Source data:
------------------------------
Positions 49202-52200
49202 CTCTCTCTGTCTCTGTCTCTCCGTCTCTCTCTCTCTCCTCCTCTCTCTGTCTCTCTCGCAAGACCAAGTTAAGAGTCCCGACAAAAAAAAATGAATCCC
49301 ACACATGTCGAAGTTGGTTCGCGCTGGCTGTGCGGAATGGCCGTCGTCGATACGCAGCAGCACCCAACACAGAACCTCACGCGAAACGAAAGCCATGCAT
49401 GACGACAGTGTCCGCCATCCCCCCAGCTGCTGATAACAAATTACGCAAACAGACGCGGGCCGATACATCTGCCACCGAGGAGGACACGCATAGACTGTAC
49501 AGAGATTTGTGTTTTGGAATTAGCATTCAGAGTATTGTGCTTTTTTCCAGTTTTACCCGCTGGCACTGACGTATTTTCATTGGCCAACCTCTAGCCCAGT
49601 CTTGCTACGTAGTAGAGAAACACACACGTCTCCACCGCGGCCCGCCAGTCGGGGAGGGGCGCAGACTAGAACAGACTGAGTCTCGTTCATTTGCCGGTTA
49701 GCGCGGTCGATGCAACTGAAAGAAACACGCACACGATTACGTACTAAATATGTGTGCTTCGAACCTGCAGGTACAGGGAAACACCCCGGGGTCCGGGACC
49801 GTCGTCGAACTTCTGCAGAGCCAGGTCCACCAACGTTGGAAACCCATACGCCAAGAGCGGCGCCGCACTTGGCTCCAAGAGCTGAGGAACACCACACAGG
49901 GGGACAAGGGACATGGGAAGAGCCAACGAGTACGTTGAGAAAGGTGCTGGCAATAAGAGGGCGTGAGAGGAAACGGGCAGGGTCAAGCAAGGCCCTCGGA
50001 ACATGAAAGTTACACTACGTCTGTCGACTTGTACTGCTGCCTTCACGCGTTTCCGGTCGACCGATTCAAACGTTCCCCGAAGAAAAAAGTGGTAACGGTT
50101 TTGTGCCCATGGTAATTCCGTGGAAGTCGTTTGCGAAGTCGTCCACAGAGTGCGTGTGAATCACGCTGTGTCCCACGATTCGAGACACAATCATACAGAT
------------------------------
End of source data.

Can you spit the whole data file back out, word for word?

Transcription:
Positions 49202-52200
49202 CTCTCTCTGTCTCTGTCTCTCCGTCTCTCTCTCTCTCCTCCTCTCTCTGTCTCTCTCGCAAGACCAAGTTAAGAGTCCCGACAAAAAAAAATGAATCCC
49301 ACACATGTCGAAGTTGGTTCGCGCTGGCTGTGCGGAATGGCCGTCGTCGATACGCAGCAGCACCCAACACAGAACCTCACGCGAAACGAAAGCCATGCAT
49401 GACGACAGTGTCCGCCATCCCCCCAGCTGCTGATAACAAATTACGCAAACAGACGCGGGCCGATACATCTGCCACCGAGGAGGACACGCATAGACTGTAC
49501 AGAGATTTGTGTTTTGGAATTAGCATTCAGAGTATTGTGCTTTTTTCCAGTTTTACCCGCTGGCACTGACGTATTTTCATTGGCCAACCTCTAGCCCAGT
49601 CTTGCTACGTAGTAGAGAAACACACACGTCTCCACCGCGGCCCGCCAGTCGGGGAGGGGCGCAGACTAGAACAGACTGAGTCTCGTTCATTTGCCGGTTA
49701 GCGCGGTCGATGCAACTGAAAGAAACACGCACACGATTACGTACTAAATATGTGTGCTTCGAACCTGCAGGTACAGGGAAACACCCCGGGGTCCGGGACC
49801 GTCGTCGAACTTCTGCAGAGCCAGGTCCACCAACGTTGGAAACCCATACGCCAAGAGCGGCGCCGCACTTGGCTCCAAGAGCTGAGGAACACCACACAGG
49901 GGGACAAGGGACATGGGAAGAGCCAACGAGTACGTTGAGAAAGGTGCTGGCAATAAGAGGGCGTGAGAGGAAACGGGCAGGGTCAAGCAAGGCCCTCGGA
50001 ACATGAAAGTTACACTACGTCTGTCGACTTGTACTGCTGCCTTCACGCGTTTCCGGTCGACCGATTCAAACGTTCCCCGAAGAAAAAAGTGGTAACGGTT
50101 TTGTGCCCATGGTAATTCCGTGGAAGTCGTTTGCGAAGTCGTCCACAGAGTGCGTGTGAATCACGCTGTGTCCCACGATTCGAGACACAATCATACAGAT